R.I.P. Auntie Theresia

Last Saturday, my great-aunt passed away at the ripe ol’ age of 94.  (The obit is here.)  I have met very few people who were always genuinely happy to see you and Theresia was one of those.  Even if our family visits weren’t the most regular.  For most of my life, she and Grandma Rose (they are sisters) lived in the same apartment building and later in the same assisted living housing, so it was really easy to duck in and say “Hi.”  The catch was that she wasn’t at home all that much because she was off visiting somebody, or shopping, or doing something at church, or out for heaven knows what reason.  One of Auntie Theresia’s passions was baking.  As an added bonus, she was unbelievable good at it.  Her two signature desserts, angel food cake and coffee cake, are the gold standards in our family.  It is considered high praise if someone said that you came close to Auntie Theresia’s version.  Like all great cooks, she loved to share her creations and we were more than happy to oblige.  She was also very prolific in her baking.  When we did manage to cross paths and visit, she always had some kind of treat already sitting on the counter or she pulled something out of the freezer to thaw even before you had a chance to sit down.  And if you were really lucky, you managed to catch her when she was cleaning out the freezer and she would send something home with you.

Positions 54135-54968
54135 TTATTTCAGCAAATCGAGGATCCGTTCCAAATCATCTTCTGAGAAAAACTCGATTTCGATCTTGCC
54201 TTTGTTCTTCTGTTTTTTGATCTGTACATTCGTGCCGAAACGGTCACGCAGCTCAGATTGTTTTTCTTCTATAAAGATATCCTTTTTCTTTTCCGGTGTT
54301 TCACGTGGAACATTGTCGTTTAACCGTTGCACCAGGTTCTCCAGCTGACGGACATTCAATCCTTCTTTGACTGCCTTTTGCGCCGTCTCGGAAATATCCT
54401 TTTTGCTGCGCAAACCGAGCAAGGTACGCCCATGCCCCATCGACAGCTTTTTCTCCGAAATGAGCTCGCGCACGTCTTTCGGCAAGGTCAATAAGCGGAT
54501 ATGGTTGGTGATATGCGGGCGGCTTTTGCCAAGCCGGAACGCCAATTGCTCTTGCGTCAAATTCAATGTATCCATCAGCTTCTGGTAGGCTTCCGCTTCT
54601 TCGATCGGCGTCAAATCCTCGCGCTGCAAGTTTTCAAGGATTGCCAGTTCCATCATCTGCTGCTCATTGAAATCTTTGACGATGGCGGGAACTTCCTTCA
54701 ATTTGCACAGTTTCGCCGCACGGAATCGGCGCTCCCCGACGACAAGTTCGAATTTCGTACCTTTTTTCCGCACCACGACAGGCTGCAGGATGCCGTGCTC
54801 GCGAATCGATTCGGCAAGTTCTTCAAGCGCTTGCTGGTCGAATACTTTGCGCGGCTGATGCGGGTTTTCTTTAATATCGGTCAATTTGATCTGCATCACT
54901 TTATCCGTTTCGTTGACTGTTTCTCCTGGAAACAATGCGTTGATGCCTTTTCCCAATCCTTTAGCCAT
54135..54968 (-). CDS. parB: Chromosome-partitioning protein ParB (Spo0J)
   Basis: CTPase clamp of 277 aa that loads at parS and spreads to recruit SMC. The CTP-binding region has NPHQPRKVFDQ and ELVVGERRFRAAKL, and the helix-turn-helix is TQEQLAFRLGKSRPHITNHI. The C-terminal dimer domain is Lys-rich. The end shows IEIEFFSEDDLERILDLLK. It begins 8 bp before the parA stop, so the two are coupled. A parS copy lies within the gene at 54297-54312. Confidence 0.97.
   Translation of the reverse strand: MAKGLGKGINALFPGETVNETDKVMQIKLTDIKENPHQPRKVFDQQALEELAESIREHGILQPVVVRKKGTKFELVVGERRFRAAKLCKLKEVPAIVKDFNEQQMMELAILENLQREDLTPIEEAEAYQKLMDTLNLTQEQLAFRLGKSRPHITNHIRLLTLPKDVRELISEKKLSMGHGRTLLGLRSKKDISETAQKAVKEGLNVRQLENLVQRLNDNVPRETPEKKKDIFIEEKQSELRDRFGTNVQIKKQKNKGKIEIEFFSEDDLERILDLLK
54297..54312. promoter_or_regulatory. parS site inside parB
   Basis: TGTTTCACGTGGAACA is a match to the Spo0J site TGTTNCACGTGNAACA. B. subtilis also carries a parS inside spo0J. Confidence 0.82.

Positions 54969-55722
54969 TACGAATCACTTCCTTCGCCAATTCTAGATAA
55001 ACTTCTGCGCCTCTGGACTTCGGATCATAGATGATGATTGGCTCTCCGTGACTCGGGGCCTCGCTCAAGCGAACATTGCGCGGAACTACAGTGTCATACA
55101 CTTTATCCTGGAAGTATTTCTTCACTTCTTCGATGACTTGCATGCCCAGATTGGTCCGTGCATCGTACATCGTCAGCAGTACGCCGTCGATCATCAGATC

Many people in my family have tried to reproduce her recipes.  Most have had decent luck with the angel food cake.  No one has been able to nail her coffee cake recipe though.  My sister Michelle probably comes the closest with a version that’s about 87% of Theresia’s sinfully delicious coffee cake.  All the different fillings that Theresia used were wonderful, but the one that everyone fought over was the poppy seed filled one.  It had so much poppy seed in it, you couldn’t pass a drug test for a year after only one piece.  There would be a layer of three-quarters of an inch of poppy seed across the whole cake.  Combined with milk and sugar, the poppy seed layer was always the best part.  As a very close second, was the crumb that she put on top of the cake.  It is a combination of sugar, flour, butter, and lard that approaches foodie nirvana.  Remember fat equals flavor!

I have never worked up the nerves to try this recipe, but here is Auntie Theresia’s Poppy Seed Coffee Cake recipe (as found in the Holy Trinity Centennial Cookbook, Royalton, MN):